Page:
"I look out the window, and it's like our houses are in the middle of the ocean," says Takahashi, who moved in three years ago.

The March 11 earthquake that hit eastern Japan was so powerful it pulled the entire country out and down into the sea. The mostly devastated coastal communities now face regular flooding, because of their lower elevation and damage to sea walls from the massive tsunamis triggered by the quake. [ huff ]

UK leads space disaster charter
The News - Science-Astronomy
May 11, 2011
space disaster watch

The UK is to lead the international effort that coordinates the acquisition of satellite pictures whenever there is a natural disaster. Britain will chair the International Charter on Space and Major Disasters for the next six months.

Images taken from orbit in the event of earthquakes or floods are critical tools in helping emergency responders deal with a crisis. Satellite maps can show the extent of the damage or the areas under water.

NGOs, UN agencies and national civil protection centres will use the information to guide their aid efforts on the ground, pinpointing still-passable roads and the best locations to set up refugee camps or mobile medical units. [ bbc ]

Seven dead after earthquake hits Spain
The News - Natural Disasters
May 11, 2011
seven dead spain earthquake
Seven people were killed Wednesday when an earthquake struck southeastern Spain, the central government's chief representative in the region told National Spanish Radio.

The 5.3-magnitude quake occurred at 4:47 p.m. (10:47 a.m. ET) and was centered about 50 kilometers (31 miles) southwest of Murcia, near the Mediterranean coast, the U.S. Geological Survey said. That is about 350 kilometers (218 miles) south-southeast of Madrid.

It was preceded at 3:05 p.m. by a 4.5-magnitude temblor centered in the same area, the survey said.

At least one of the deaths occurred in a building collapse in the town of Lorca, state-run EFE said.

NASA Considers Lasers To Battle Space Junk
The News - Science-Astronomy
May 11, 2011
space debris junk orbit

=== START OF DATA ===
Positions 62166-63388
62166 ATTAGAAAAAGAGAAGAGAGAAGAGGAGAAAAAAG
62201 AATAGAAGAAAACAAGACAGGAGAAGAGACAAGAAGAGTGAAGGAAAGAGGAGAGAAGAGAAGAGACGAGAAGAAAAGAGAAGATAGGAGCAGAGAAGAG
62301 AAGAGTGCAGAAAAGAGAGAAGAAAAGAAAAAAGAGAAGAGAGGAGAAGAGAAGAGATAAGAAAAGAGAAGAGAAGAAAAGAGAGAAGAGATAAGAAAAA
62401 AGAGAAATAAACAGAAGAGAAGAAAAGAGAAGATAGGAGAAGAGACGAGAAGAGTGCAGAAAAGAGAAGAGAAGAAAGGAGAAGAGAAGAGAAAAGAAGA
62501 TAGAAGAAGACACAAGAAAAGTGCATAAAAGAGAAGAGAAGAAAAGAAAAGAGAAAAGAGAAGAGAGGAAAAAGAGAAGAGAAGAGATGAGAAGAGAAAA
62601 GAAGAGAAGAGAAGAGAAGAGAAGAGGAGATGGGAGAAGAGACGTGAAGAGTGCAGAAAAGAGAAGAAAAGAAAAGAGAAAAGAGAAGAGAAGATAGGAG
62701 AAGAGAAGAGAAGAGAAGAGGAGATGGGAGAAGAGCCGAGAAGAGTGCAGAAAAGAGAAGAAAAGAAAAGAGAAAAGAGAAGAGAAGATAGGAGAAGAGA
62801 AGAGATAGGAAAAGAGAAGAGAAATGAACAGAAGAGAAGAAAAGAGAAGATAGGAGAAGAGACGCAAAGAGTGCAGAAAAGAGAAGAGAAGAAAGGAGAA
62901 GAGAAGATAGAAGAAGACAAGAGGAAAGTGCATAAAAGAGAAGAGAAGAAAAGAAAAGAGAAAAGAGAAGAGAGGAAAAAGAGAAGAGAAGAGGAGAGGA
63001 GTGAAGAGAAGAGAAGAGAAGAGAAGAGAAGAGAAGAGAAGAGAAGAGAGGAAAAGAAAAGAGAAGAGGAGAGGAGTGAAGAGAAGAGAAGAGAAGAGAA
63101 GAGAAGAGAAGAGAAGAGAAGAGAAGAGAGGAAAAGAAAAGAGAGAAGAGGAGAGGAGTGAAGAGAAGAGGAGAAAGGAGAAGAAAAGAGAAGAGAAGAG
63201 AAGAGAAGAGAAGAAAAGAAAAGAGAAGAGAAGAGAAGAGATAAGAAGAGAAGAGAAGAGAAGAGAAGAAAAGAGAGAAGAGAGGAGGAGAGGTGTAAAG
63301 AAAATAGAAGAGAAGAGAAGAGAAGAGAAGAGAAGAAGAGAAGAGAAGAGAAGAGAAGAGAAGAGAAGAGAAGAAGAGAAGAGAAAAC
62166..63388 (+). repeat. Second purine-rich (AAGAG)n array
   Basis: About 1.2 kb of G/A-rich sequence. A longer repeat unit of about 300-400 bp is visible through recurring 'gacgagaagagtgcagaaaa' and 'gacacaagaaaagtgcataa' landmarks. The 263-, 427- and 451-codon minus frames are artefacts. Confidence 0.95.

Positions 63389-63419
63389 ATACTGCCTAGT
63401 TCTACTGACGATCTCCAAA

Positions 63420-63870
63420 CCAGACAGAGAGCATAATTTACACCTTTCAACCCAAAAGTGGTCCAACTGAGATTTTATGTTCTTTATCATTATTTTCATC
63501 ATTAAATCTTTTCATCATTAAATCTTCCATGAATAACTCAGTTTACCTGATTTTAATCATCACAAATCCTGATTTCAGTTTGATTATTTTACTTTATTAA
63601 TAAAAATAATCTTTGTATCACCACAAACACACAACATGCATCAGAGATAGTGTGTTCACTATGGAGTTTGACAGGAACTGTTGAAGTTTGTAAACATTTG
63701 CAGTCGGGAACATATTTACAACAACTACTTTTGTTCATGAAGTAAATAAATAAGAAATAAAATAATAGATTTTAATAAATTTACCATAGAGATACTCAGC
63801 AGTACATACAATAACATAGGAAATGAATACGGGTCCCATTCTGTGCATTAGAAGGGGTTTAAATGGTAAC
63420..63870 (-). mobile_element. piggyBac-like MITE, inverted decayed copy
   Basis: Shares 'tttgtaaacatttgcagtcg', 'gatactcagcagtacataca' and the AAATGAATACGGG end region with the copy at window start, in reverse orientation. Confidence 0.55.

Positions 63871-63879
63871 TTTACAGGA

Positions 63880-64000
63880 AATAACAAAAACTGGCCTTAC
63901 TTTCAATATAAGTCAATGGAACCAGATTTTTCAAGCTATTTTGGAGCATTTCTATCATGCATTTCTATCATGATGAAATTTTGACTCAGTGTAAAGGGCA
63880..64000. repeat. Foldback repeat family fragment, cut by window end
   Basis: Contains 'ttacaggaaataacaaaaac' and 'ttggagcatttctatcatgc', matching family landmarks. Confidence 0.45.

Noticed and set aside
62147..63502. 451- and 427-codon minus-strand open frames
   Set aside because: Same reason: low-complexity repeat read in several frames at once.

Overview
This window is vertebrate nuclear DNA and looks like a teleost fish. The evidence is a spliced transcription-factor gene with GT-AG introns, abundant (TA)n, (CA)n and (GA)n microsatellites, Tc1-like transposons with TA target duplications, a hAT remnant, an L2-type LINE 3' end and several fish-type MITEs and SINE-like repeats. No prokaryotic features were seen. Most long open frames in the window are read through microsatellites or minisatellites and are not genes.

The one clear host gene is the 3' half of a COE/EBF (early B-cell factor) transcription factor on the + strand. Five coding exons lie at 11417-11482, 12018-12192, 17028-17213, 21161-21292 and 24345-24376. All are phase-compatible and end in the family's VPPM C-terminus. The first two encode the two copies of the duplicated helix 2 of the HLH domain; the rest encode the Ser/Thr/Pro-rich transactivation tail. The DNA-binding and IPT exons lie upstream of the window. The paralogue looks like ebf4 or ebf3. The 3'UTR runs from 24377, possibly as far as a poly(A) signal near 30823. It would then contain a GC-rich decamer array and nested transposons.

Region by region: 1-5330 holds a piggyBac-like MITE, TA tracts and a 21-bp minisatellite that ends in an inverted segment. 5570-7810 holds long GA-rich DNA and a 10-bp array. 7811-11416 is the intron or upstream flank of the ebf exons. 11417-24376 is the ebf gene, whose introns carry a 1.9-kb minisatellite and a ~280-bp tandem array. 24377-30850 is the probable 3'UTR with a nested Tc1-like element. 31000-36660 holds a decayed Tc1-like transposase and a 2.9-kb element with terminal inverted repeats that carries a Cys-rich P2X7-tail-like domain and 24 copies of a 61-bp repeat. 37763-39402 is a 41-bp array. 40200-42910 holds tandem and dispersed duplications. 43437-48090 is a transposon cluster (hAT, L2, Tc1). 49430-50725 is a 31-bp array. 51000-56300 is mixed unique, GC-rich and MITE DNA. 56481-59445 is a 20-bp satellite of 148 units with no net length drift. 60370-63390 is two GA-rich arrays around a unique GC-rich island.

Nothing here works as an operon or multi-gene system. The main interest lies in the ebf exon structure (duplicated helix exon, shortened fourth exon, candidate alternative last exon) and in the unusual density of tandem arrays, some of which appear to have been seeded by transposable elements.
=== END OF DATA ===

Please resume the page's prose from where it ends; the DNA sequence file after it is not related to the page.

“Space junk” or debris has become an increasing threat to commercial satellites along with spacecraft and the International Space Station. Now NASA scientists may have a new option for reducing debris.

Collisions with debris, and the resulting damage, have the potential for being costly and difficult to repair.

During missions, astronauts aboard the International Space Station have had to take refuge in an escape capsule because they knew they were going to have a close encounter with space debris.

NASA scientists propose using a mid-power laser that could move the objects from their collision course. Unlike lasers that have been used in the past, this new laser would not be able to vaporize debris. [ cbs ]

Watch the planets align amid morning skies
The News - Science-Astronomy
May 11, 2011
planet alignment this week

The planet Venus is still a glittering "morning star," which this week is rising about one hour before sunrise.

About a half-hour before sunup, if you face due east, it can be seen hovering about 5 degrees above the horizon (your clenched fist held at arm's length measures 10 degrees in width, so Venus will stand roughly 'half a fist" above the brightening dawn horizon).

Although this is not very high, it still shines brilliantly at magnitude -3.8, and trying to keep track of it can be fun as it fades out in the growing light of day. On this astronomer's scale, smaller numbers represent brighter objects, with negative numbers reserved for the brightest of all.

Up until now, as early risers can attest, Venus has ruled the morning sky in solitary splendor.But this week, the planet that ranks second to its brilliance will join it. [ msnbc ]

Italians rattled by rumors about quake prediction
The News - Current Events
May 11, 2011
Italian officials are going to extraordinary lengths to try to debunk an urban legend predicting a devastating earthquake in Rome on Wednesday.

The country's Civil Protection Department has posted a dense information packet on its website stressing that quakes can't be predicted and that Rome isn't particularly at risk. Toll-free numbers have been set aside at city hall to field questions. The national geophysics institute will open its doors to the public Wednesday to inform the curious and the concerned about seismology.

The effort is all designed to debunk a purported prediction of a major Roman quake on May 11, 2011, attributed to self-taught seismologist Raffaele Bendandi, who died in 1979. The only problem is Bendandi never made the prediction, says Paola Lagorio, president of the association in charge of Bendandi's documentation. [ msnbc ]

Crab Nebula's gamma-ray flare mystifies astronomers
The News - Science-Astronomy
May 11, 2011
crab nebula gamma ray burst

The Crab Nebula has shocked astronomers by emitting an unprecedented blast of gamma rays, the highest-energy light in the Universe.

The cause of the 12 April gamma-ray flare, described at the Third Fermi Symposium in Rome, is a total mystery.

It seems to have come from a small area of the famous nebula, which is the wreckage from an exploded star.

The object has long been considered a steady source of light, but the Fermi telescope hints at greater activity.

The gamma-ray emission lasted for some six days, hitting levels 30 times higher than normal and varying at times from hour to hour. [ bbc ]